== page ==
Prominent yoga nidra teacher Tracee Stanley has received praise from leading figures such as Arianna Huffington and Oprah Winfrey. Here, she tells OM about her work, which is rooted in helping individuals activate their inner radiance to make wellness and empowered living accessible for all.
How did you first get into yoga?
When I was living in South Africa in my 20’s, I had a moment of spontaneous meditation while watching a sunrise. Something happened at that moment that I had no words for, but I understood that there was a place within me that was full of clarity, peace, and bliss, and I wanted to know this place. After speaking to a friend about my experience, he guided me to several books on meditation, yoga, and spirituality. My journey began with yoga’s philosophy, and then later, I was introduced to yoga asana and kriya through Kundalini Yoga.
How would you describe your own teaching style?
My teaching style is emergent. As yoga teachers, we can always have a plan of what we want to teach, but we must inevitably teach to the needs of the time and those in the room. What I have learned in over 20 years of teaching is that my practice, study, and the act of consistently taking the seat of the student has allowed me to create alchemy in my classes that arise from all of the tools and practices that I have practiced and embodied over the years.
Embracing nature and ritual is also very important in my teaching.
These are easy to forget about when we are accustomed to practicing in a studio environment. Fostering a relationship with nature will help inform your practices in very magical ways. The elements that exist in the natural world also exist within us, and a relationship with nature deepens our relationship with ourselves. Creating a foundation of ritual and devotion invites us to soften and surrender into grace — a vital ingredient in transformation.
Yoga career highs so far?
I have had so many extraordinary experiences teaching around the world, and each one has been enriching. One of my favourite experiences was teaching yoga and meditation to thousands of women on Oprah and Gayle’s Girlfriends Cruise to the Bahamas a year or so ago.
Being in the company of so many women who showed up with a singular purpose — to live their best life and show up in all moments as their best self was incredible. I taught very simple pranayama, gentle movements, and yoga nidra. What I observed was that everyone truly needed to rest, so we practiced a lot of deep relaxation techniques.
A woman in her late 70’s on the ship shared with me that she had never given herself permission to rest before my class. That is my best teaching moment yet.
Any advice for new yoga teachers starting out?
My best advice is to practice consistently and keep a journal of all the practices you do and their effects. The yoga ‘training’ isn’t over just because the teacher training has ended. Yoga teacher training is just the beginning of the journey. It is essential to seek out the source texts for the practices and yogic wisdom you share. When wisdom is disconnected from the source, it becomes information and becomes devoid of true knowledge. Stay curious and a forever student. Connect with a group of friends who are interested in practicing and sharing experiences and resources.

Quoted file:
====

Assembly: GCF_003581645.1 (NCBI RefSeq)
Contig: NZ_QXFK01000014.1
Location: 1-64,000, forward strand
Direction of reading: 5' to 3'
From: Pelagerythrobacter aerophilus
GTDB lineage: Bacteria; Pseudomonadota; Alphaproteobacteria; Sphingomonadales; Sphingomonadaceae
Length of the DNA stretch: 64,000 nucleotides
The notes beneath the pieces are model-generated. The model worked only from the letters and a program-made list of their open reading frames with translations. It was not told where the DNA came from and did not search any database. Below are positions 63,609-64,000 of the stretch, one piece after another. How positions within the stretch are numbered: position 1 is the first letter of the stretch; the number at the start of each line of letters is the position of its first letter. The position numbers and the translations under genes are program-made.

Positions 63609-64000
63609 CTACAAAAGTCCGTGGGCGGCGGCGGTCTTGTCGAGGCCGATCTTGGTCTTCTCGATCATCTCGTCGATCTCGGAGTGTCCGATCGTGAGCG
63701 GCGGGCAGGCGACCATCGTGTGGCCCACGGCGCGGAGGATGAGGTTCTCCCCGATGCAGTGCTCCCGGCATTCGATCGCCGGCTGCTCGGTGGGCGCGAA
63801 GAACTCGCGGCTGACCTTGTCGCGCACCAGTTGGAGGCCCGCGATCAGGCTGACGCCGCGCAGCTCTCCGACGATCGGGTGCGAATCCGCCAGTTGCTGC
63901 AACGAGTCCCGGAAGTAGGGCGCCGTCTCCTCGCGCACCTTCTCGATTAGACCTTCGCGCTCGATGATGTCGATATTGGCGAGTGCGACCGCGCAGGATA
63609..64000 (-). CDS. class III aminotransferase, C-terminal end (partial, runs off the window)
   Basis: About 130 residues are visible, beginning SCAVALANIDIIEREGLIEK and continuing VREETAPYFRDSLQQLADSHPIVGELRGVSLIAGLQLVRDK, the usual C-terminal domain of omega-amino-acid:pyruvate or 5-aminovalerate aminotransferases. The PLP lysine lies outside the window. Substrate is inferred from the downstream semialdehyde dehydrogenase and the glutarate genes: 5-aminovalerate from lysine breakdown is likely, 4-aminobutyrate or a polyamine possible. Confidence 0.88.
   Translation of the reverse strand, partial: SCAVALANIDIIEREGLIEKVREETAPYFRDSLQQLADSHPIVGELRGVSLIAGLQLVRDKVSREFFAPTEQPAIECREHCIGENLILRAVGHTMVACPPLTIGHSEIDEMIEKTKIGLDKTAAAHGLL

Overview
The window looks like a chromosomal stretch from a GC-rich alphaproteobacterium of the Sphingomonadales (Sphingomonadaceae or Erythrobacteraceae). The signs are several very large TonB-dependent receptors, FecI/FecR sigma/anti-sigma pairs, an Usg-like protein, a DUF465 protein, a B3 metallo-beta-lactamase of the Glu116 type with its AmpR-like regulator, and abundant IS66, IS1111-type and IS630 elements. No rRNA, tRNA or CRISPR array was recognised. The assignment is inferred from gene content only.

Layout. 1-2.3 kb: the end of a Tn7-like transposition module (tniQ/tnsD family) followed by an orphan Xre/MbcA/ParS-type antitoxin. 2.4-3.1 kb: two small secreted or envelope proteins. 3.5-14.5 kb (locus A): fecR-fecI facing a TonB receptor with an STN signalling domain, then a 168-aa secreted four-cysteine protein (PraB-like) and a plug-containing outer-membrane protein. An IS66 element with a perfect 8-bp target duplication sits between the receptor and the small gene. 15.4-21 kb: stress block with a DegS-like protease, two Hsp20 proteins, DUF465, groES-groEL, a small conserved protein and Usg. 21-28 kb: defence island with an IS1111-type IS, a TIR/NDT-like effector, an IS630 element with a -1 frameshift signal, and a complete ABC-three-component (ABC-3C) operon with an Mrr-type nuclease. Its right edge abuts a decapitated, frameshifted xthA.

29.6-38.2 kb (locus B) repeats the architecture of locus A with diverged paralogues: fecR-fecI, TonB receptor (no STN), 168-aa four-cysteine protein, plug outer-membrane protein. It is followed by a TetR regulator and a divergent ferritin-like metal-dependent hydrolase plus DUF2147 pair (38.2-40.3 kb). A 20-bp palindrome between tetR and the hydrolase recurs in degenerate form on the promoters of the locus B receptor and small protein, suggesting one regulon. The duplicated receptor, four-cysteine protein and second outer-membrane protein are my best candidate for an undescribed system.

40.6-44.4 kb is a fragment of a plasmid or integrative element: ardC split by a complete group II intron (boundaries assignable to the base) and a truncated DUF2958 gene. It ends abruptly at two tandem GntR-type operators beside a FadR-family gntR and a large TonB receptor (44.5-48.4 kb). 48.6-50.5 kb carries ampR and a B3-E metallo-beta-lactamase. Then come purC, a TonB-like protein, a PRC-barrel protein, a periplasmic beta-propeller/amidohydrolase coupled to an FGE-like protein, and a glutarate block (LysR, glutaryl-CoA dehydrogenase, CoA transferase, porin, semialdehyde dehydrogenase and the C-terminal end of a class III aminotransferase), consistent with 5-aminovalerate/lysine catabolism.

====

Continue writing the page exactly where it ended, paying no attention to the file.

What do you know now that you wish you'd known when you started?
I was lucky enough to have a teacher who advised us: “Don ’t quit your day job.” I opened a small yoga studio while working as a film producer in Hollywood. And when I eventually did begin to teach, that advice allowed me to develop my voice and style as a teacher. A steady income that wasn’t attached to my yoga classes freed me from teaching classes to make everyone happy, which is never possible anyway.
What do you say to people who think they can't do yoga?
Yoga is not about physical prowess. Yoga nidra is a full system of yoga in itself, and it is generally practiced in Savasana while the body remains motionless. The truth is that if you can breathe, you can do yoga and yoga will never get old. When we honour Patanjali ’s eight limbs of yoga, we are reminded that yoga is much more than physical postures.
What do you do when you're not doing yoga?
For me, yoga is a way of life. Yoga informs my gardening, cooking, walks in nature, star gazing, and my family relationship. This concept is something that I talk about in my book Radiant Rest. I call it the Householders Flow: it’s a way of infusing the whole of your life with awareness and practice, especially when you feel like you don ’t have the time and space to practice. It ’s the kind of reverence for yoga that weaves through the day, and as a result, we wind up feeling held and supported by our practice as opposed to it being one more thing that we have to check off of our to-do list.
My new book Radiant Rest - Yoga Nidra for Deep Relaxation and Awakened Clarity is available for presale. I’ll be doing a free 40-day Sadhana club to go along with the book release; we ’ll be diving into ritual, practice, and nature.
Tracee Stanley’s forthcoming book, Radiant Rest: Yoga Nidra for Deep Relaxation & Awakened Clarity (Shambhala Publications) is now available for pre-order. Find out more at radiantrest.com